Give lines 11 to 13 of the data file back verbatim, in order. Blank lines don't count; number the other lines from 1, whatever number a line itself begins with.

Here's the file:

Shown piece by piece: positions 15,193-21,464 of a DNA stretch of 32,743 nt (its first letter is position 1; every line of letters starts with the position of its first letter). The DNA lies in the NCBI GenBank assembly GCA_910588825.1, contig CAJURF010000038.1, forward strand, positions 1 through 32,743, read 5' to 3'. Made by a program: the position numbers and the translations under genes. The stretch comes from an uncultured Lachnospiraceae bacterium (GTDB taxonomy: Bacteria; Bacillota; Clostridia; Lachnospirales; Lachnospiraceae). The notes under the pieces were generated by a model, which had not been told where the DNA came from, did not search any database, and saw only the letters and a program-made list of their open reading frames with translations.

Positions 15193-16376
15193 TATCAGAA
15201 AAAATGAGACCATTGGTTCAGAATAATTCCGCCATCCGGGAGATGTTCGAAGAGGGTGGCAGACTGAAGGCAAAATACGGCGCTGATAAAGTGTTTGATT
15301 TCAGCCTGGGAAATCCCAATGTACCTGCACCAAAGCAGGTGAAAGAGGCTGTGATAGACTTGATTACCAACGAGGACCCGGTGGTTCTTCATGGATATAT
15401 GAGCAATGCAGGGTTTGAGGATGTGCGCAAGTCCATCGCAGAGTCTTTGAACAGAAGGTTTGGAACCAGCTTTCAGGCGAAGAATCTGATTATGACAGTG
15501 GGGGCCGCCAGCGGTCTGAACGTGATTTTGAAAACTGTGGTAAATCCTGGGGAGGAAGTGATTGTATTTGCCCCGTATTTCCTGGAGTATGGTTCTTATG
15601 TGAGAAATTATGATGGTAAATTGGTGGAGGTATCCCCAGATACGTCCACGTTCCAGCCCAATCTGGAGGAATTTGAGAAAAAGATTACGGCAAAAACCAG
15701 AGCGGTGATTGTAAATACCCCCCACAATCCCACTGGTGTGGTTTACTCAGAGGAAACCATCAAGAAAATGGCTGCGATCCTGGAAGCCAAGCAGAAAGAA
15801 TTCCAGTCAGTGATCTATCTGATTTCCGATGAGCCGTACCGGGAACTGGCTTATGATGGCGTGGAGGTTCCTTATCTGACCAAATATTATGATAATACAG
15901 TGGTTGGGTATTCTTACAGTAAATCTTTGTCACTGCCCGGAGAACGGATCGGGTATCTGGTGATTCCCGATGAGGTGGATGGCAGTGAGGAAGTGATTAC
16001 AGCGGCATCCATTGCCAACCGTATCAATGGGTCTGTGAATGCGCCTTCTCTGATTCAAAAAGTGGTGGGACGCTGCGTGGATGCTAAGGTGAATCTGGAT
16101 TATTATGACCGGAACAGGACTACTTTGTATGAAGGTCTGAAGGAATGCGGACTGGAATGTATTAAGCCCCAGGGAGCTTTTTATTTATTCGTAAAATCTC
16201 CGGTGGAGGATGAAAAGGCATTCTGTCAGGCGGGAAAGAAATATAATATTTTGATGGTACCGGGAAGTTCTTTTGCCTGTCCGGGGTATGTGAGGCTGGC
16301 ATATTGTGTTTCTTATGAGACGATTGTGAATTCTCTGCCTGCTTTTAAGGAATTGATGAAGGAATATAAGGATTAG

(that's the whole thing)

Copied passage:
15901 TGGTTGGGTATTCTTACAGTAAATCTTTGTCACTGCCCGGAGAACGGATCGGGTATCTGGTGATTCCCGATGAGGTGGATGGCAGTGAGGAAGTGATTAC
16001 AGCGGCATCCATTGCCAACCGTATCAATGGGTCTGTGAATGCGCCTTCTCTGATTCAAAAAGTGGTGGGACGCTGCGTGGATGCTAAGGTGAATCTGGAT
16101 TATTATGACCGGAACAGGACTACTTTGTATGAAGGTCTGAAGGAATGCGGACTGGAATGTATTAAGCCCCAGGGAGCTTTTTATTTATTCGTAAAATCTC